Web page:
Gore expects to get early AFL-CIO nod; Group's endorsement likely tomorrow, despite his missteps


WASHINGTON -- Sparing Vice President Al Gore a major political embarrassment, the 13 million-member AFL-CIO appears likely to endorse Gore tomorrow over former Sen. Bill Bradley for the Democratic presidential nomination.

Gore, who once took the powerful labor federation's early support for granted, plans to appear at the AFL-CIO's convention in Los Angeles to pick up the coveted endorsement.

The endorsement, a major victory for the vice president's limping campaign, would be the federation's earliest since its leaders backed Walter F. Mondale in 1983 in his campaign against President Ronald Reagan.

Federation leaders announced yesterday that they would start a $40 million effort to mobilize political support for their preferred candidates in the 2000 election. Rather than plow union money into political attack advertisements, AFL-CIO political leaders hope to energize their members at the grass-roots level.

But perhaps more importantly, an AFL-CIO endorsement would grant Gore a respite from the bad news that has dogged his campaign. Gore aides have stressed for months the importance of the labor endorsement, which they had expected to secure without a fight.

"Obviously, it's something the vice president's campaign expected, anticipated, and told everyone they would get," said Anita Dunn, a campaign adviser for Bradley, Gore's only rival for the Democratic nomination. "So it's not really a surprise."

Bradley had lobbied strenuously to block an early endorsement of Gore. He implored union leaders to delay the vote, hoping his campaign's momentum would persuade them that he was the Democrats' best hope for keeping the White House for another four years.

A CNN/Gallup/USA Today poll released yesterday showed Gore with a 12 percentage-point lead over Bradley, down from 33 points last month. Gore has the backing of just over half the Democratic voters polled, but that is considerably less than the 63 percent that backed him early last month.

In the end, Gore persuaded the AFL-CIO's senior leadership that he needed organized labor's support now to prepare for a front-loaded primary-and-caucus season that is expected to be decided by March 7.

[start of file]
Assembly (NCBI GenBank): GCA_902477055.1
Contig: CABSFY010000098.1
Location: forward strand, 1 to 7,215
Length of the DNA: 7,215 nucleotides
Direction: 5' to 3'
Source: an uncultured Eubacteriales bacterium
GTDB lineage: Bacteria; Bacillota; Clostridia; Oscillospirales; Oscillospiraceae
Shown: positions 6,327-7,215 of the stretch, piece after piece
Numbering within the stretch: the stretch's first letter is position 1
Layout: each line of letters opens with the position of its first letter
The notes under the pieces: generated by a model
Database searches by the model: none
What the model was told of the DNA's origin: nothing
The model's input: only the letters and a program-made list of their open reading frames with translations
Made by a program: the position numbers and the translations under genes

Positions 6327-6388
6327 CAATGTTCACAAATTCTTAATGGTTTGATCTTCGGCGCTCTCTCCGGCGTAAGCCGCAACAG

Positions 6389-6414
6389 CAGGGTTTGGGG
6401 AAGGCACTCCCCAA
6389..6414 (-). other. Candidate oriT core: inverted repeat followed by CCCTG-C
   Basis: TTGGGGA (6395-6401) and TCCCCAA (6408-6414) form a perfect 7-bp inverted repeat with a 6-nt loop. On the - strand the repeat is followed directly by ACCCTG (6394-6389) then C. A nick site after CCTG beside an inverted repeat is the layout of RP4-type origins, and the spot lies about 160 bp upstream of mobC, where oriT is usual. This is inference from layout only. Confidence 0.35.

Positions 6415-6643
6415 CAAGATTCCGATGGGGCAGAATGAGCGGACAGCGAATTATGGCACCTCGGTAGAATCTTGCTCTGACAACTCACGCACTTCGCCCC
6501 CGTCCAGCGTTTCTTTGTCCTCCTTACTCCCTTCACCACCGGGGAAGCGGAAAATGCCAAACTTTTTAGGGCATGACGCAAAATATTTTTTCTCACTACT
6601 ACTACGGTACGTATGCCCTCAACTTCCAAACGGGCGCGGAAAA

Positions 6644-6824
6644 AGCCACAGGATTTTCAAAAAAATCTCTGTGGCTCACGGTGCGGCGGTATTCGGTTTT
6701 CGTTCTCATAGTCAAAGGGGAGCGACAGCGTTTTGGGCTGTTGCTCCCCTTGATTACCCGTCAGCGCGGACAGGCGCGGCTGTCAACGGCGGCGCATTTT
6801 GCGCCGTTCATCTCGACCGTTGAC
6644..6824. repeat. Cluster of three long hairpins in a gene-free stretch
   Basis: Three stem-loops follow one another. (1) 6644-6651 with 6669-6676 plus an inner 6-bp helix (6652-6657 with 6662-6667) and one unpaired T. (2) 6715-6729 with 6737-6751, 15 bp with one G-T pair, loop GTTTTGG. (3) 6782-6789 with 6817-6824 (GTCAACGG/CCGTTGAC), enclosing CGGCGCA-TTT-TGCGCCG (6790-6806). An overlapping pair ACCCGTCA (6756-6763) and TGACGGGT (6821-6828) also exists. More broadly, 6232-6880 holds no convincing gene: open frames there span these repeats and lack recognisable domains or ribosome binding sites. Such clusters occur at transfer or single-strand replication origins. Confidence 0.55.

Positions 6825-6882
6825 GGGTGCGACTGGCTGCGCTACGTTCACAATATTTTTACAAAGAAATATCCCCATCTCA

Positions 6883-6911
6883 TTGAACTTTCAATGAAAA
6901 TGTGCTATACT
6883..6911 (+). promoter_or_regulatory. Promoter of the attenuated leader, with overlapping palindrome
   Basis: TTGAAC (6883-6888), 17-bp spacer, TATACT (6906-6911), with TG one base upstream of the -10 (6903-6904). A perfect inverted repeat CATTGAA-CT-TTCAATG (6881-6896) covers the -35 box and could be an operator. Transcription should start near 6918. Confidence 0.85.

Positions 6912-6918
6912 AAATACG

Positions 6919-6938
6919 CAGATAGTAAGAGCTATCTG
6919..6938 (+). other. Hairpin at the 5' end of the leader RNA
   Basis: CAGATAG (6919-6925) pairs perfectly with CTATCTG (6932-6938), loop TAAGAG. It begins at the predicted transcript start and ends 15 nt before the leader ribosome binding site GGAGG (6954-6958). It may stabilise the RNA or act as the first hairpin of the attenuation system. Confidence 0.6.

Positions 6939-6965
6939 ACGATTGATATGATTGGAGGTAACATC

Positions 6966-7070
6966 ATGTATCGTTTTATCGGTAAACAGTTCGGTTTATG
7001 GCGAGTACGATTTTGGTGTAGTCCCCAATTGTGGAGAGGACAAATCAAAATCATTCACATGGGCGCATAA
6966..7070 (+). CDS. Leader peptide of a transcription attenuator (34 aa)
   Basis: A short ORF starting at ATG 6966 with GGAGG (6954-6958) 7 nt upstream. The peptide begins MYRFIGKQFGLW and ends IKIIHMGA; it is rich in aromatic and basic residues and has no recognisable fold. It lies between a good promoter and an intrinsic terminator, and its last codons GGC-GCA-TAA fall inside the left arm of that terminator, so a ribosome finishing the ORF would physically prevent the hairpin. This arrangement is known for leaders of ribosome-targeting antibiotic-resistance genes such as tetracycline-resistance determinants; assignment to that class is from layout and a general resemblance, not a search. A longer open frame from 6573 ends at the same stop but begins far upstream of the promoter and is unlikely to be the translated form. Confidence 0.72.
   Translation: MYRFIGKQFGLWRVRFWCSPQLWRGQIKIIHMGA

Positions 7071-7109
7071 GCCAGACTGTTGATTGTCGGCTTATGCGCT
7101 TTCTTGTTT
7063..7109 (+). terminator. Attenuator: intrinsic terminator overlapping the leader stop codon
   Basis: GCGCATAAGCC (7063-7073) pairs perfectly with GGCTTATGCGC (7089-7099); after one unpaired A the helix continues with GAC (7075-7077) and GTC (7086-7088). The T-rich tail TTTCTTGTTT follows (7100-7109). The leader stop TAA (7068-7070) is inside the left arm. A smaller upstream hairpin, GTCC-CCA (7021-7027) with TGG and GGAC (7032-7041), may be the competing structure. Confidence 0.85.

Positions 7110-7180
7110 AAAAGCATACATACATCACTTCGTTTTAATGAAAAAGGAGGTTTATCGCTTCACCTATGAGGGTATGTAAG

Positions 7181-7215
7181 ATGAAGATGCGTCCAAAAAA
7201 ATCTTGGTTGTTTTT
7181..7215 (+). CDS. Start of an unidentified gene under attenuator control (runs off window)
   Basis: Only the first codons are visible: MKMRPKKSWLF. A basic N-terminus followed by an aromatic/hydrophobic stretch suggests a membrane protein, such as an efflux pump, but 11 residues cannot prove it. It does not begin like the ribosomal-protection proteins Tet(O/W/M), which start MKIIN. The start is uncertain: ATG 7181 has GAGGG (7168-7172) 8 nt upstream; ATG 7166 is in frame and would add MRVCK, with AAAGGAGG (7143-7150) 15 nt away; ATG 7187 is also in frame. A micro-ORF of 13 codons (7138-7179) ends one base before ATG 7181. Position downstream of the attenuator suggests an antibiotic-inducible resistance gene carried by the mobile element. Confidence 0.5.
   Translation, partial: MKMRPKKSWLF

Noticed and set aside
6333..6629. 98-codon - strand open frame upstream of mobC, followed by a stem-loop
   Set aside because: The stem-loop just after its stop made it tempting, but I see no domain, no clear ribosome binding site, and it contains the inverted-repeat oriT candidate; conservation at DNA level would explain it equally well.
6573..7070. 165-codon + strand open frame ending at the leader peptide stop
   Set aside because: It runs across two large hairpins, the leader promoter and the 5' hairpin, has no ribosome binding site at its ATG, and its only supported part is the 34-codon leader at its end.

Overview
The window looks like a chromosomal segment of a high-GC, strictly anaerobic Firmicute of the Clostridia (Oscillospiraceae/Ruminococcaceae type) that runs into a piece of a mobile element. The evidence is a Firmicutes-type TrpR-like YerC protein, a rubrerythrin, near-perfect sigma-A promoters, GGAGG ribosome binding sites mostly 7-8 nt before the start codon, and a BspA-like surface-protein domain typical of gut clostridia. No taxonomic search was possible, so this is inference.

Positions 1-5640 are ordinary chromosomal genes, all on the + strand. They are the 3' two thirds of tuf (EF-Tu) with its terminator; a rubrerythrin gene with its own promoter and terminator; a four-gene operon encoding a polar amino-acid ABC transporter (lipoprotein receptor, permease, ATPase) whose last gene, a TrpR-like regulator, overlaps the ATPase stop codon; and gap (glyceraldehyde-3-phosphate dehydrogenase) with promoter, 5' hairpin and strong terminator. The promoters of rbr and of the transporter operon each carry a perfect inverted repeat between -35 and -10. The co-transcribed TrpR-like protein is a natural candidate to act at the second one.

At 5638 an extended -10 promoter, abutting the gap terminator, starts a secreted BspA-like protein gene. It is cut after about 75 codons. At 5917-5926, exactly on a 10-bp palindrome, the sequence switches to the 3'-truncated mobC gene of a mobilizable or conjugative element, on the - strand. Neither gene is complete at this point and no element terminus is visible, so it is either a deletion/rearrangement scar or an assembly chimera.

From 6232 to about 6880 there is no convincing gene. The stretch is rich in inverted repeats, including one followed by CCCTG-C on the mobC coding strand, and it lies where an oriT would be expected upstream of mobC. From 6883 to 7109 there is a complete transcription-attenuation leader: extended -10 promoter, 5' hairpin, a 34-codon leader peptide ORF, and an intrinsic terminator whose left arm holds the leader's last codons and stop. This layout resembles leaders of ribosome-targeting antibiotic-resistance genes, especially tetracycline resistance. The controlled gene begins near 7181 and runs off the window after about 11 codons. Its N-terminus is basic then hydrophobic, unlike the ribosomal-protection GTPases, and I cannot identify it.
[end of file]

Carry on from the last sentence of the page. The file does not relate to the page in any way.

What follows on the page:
And AFL-CIO President John Sweeney, playing a decisive role, pushed his organization's member unions to endorse the vice president. Sweeney, a Gore ally, "really leaned into it," a Gore aide conceded, privately twisting arms, then publicly declaring that Gore had wrapped up the endorsement.

"More and more people are realizing it's really not early" for an endorsement, Sweeney told reporters.

Bradley aides refused to concede defeat in the endorsement fight, but they were already playing down the importance of the AFL-CIO's backing, calling the expected union nod nothing more than a "paper endorsement" extracted by Sweeney after some arm twisting. The vaunted grass-roots activism that the endorsement is supposed to represent will fail to materialize if rank-and-file union members and their leaders

do not share the same enthusiasm for Gore, they said.

Besides, the Bradley aides added, the endorsement would allow their candidate to again assume the mantle of the insurgent outsider.

Dunn said of Gore: "It sounds like he's a front-runner again."

Gore campaign officials insisted they were not taking the endorsement for granted. Gore is expected to arrive in Southern California this afternoon, and the vice president is scheduled to meet with AFL-CIO leaders tomorrow morning before the expected vote.

But privately, they said they are confident Gore has the two-thirds of the 700 convention delegates needed to secure the AFL-CIO's nod.

"There are definitely a lot of positive vibes being put out there, and that's a good sign," said one Gore adviser, speaking on condition of anonymity.

Yesterday, 15 building and trades unions endorsed Gore, though those unions had been among the labor groups most leery of Gore's environmental record. And before they voted to back Gore yesterday, leaders of the United Food and Commercial Workers had suggested that delaying a nomination vote would strengthen organized labor's hand in pressuring the Democratic candidates to embrace union issues.

Some unions -- such as the Teamsters, Steelworkers and auto workers -- plan to vote against a

Gore nomination, or at least to abstain. But Sweeney's pressure and Gore's personal attention appear to have swung enough votes.

Gore aides hope the endorsement will provide a much-needed victory after a string of campaign missteps that helped Bradley raise campaign cash and surge in the polls in key states.

"This has been the single biggest test of strength outside fund raising that will occur in 1999," a Gore campaign adviser said.

Earlier this month, the AFL-CIO's political committee invited the Gore and Bradley campaigns to the Hay-Adams Hotel in Washington to present not only their candidates' positions on issues but to show how they planned to secure the nomination and win the White House.

Bradley aides sought to portray the former New Jersey senator and basketball star as the candidate to beat Republican front-runner George W. Bush. Bradley adviser Will Robinson showed up with a fresh stack of Time magazines with Bradley on the cover.

But Gore officials appealed to the union leaders' understanding of the internal dynamics of the Democratic Party. Of the 4,335 party delegates who will select the party's nominee, 798 -- or almost 40 percent of the total needed to win the nomination -- are so-called superdelegates, not subject to the will of the voters. Of those 798, more than 400 have publicly endorsed Gore. Five have endorsed Bradley.

Pub Date: 10/12/99

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